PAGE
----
Updated March 23 at 9:23am

Five Questions With: Arto Nurmikko

A professor of engineering at Brown University talks about the development of a fully implantable and rechargeable wireless brain sensor capable of relaying real-time broadband signals.

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Five Questions With: Arto Nurmikko


A team of neuroengineers based at Brown University has developed a fully implantable and rechargeable wireless brain sensor capable of relaying real-time broadband signals from up to 100 neurons in freely moving subjects.

Several copies of the novel low-power device have been performing well in animal models for more than year, a first in the brain-machine interface field.

Arto Nurmikko, a professor of engineering at Brown who oversaw the device’s invention, presented it recently at the 2013 international workshop on Clinical Brain-Machine Interface Systems in Houston.

Providence Business News asked Nurmikko to talk about the importance of the new brain sensor, which he likened to a cell phone, except that the conversation that is being sent out “is the brain talking wirelessly.”

PBN: What are the advantages of the new implantable, rechargeable wireless brain sensor and how it will be used in brain research?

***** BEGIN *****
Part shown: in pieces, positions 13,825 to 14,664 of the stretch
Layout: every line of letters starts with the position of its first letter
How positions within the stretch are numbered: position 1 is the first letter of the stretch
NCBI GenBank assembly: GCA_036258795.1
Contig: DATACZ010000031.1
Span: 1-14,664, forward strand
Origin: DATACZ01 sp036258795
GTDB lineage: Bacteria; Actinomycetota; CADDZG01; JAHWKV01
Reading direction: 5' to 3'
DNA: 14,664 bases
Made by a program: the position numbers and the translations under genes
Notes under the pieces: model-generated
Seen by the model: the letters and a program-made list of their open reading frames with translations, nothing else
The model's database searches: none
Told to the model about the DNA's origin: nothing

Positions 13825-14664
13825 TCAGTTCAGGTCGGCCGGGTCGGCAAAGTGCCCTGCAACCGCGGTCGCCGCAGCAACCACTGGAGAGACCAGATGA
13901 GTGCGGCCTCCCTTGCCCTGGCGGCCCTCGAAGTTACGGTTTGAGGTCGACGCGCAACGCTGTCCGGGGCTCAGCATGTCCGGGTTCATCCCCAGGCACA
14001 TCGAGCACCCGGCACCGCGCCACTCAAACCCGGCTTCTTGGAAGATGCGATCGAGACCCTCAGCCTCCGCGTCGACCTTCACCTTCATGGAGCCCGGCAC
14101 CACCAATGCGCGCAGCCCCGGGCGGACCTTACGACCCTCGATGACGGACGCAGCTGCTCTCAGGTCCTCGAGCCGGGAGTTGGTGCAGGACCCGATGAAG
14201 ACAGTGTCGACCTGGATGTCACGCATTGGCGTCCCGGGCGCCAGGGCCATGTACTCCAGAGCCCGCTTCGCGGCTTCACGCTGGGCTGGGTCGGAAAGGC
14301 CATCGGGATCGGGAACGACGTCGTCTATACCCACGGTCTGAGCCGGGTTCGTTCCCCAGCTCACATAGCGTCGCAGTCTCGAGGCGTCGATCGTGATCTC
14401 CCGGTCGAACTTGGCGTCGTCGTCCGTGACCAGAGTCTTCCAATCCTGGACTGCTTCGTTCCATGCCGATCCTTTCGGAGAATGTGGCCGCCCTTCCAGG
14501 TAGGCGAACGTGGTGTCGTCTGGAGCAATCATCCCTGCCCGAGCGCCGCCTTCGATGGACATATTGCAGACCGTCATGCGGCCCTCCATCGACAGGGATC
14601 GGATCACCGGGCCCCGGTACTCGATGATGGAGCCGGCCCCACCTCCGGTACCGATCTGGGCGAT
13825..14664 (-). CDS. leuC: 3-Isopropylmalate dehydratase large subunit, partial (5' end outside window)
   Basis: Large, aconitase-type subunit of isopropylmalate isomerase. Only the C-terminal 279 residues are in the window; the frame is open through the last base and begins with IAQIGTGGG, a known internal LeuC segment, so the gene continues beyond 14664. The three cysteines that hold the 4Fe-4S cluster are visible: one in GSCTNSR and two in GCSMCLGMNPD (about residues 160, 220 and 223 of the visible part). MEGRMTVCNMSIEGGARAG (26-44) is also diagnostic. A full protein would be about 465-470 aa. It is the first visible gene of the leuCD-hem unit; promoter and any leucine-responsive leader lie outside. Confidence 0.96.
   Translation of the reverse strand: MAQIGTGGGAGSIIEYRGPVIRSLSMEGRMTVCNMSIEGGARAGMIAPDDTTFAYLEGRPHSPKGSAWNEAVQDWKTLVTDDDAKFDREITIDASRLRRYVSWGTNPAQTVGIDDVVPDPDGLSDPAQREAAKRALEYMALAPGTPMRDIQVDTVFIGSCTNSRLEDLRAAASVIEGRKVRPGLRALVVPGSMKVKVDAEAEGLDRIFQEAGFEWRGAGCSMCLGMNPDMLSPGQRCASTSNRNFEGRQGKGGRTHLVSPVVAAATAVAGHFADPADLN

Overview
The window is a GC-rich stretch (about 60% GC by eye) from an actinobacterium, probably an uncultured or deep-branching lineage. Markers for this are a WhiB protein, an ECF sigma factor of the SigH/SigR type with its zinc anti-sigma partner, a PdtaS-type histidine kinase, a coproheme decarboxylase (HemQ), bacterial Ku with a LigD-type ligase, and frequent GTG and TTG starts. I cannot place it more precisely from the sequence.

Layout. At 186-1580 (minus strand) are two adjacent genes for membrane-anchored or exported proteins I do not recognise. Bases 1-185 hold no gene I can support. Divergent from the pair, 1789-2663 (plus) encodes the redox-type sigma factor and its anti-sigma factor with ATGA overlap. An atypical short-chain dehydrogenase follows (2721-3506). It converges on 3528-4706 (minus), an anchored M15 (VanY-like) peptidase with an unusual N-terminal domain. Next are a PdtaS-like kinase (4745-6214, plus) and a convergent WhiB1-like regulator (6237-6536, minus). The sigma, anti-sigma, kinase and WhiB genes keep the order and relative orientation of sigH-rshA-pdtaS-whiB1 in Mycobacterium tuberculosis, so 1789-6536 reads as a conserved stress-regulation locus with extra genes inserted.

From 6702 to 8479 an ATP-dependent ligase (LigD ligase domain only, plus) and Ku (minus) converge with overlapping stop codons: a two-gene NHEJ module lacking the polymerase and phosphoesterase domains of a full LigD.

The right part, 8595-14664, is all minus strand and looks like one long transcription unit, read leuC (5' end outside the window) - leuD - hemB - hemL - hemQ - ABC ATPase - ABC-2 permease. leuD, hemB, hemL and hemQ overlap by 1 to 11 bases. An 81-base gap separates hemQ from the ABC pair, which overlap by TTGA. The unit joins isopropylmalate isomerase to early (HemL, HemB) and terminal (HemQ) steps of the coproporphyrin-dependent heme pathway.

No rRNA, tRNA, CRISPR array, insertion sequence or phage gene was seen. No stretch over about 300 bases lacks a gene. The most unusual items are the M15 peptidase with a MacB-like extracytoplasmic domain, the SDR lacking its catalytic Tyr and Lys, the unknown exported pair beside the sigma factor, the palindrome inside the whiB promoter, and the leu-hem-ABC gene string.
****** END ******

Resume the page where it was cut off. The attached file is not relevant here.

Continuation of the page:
NURMIKKO: Our new device enables recording neural data from a moving subject, opening up the future possibility for severely disabled persons of a much enhanced mobility – at home, in a moving vehicle, or other mobile settings.

PBN: Is this a potentially important tool to be used in the proposed brain mapping initiative? Why?

NURMIKKO: With this device, we can now begin to study brain circuits in animal models under more naturalistic conditions, where the operating environment is less restricted physically.

PBN: Who owns the intellectual property for this device? Is there a potential to develop a commercial enterprise as a result of this work in Rhode Island?

NURMIKKO: Brown University owns the principal intellectual property. As part of the overall roadmap, we are looking forward to potential licensing of the technology to medical device companies. If that can take place in Rhode Island, so much for the better.

PBN: You describe the new brain sensor as being somewhat akin to a cell phone. Could you explain the comparison?

NURMIKKO: Really it's like a cell phone only in the sense that the “brain language” has been converted to a digital, and hence robust, stream of data (lots of ones and zeros) , and it is wirelessly transmitted to a nearby receiver. That happens at very high data rate, at that, beyond what you get for example as a subscriber with Cox or Verizon on the Internet.

But an important distinction is that unlike the cell phone, we only want to transmit this type of information over a short range, on the order of meters, for any number of safety and security-related reasons.

PBN: Will the new sensor have any impact on the NIH Connectome initiative now underway to study the brain's wiring?

NURMIKKO: The Connectome project is more focused on mapping the brain structure, or architecture, while the brain activity map project includes goals of understanding how such structures actually process information as functioning neural “computers.”


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